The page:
Caffeine and Dehydration
Ask the Coach
Caffeine seems to help me get through a race but, with summer's heat, should I worry I'll get dehydrated? ...
Illustration by Jeremy Duncan
Caffeine seems to help me get through a race but, with summer's heat, should I worry I'll get dehydrated if I ingest too much?
—Terry Waddell, Tulsa, OK
Over the years we have been warned against caffeine because of dehydration. Now, all those scary caffeine stories are apparently like ghost stories around a campfire: More boo than true.
A study in a recent journal from the American College of Sports Medicine backs that up: Researchers in Spain tested trained cyclists during a hard, two-hour ride in nearly 100-degree, moderately dry heat, feeding them water or an electrolyte sports drink or nothing at all. They repeated the same trial with riders taking caffeine pills 45 minutes before exercising equal to 6 mg per kilogram of body weight (e.g. for a 165 pounder about 450 mg or the equivalent of three very strong cups of coffee).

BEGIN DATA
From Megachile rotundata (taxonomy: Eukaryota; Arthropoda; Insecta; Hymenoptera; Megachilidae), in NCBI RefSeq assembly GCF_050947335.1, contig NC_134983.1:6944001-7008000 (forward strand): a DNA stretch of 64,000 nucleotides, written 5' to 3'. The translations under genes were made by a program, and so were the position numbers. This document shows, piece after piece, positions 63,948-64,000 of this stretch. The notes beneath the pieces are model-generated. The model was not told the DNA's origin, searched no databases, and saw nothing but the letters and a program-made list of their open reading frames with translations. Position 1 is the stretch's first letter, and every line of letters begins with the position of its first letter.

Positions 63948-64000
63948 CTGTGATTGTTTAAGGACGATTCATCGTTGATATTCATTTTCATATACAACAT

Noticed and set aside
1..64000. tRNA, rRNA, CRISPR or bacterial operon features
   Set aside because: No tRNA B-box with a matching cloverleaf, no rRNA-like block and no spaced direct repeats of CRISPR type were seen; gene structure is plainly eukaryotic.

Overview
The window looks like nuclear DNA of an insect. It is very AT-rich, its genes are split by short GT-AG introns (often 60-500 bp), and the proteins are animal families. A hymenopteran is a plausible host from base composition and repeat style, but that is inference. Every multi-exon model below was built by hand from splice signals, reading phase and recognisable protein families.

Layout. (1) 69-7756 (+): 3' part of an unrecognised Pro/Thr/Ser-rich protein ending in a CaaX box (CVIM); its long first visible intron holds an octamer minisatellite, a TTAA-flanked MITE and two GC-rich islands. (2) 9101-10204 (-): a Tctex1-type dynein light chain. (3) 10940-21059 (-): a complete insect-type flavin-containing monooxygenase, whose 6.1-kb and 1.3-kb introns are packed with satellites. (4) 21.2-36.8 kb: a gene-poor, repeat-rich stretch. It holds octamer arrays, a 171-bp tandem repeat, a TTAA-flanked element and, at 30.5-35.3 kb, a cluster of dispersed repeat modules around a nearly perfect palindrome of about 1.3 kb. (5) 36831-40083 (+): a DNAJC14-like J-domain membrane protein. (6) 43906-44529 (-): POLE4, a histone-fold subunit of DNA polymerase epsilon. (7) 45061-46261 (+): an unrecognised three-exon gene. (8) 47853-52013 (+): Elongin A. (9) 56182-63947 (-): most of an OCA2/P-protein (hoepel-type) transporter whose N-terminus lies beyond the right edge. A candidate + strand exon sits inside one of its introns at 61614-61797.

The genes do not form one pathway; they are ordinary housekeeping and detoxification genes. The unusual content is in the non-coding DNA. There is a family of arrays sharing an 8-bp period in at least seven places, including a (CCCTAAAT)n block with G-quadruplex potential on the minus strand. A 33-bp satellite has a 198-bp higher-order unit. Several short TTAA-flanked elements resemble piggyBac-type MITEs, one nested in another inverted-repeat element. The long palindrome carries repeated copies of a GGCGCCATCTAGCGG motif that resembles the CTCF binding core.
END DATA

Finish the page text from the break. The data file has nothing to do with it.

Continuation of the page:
The result? Caffeine increased urine output and electrolytes in the sweat, but neither was enough to make riders become less able to dissipate heat, get dehydrated or cause an electrolyte deficiency. Since several riders needed a break to relieve themselves, researchers from the Spain study concluded that the effects should be weighed against "the detriment in performance caused by time wasted to void."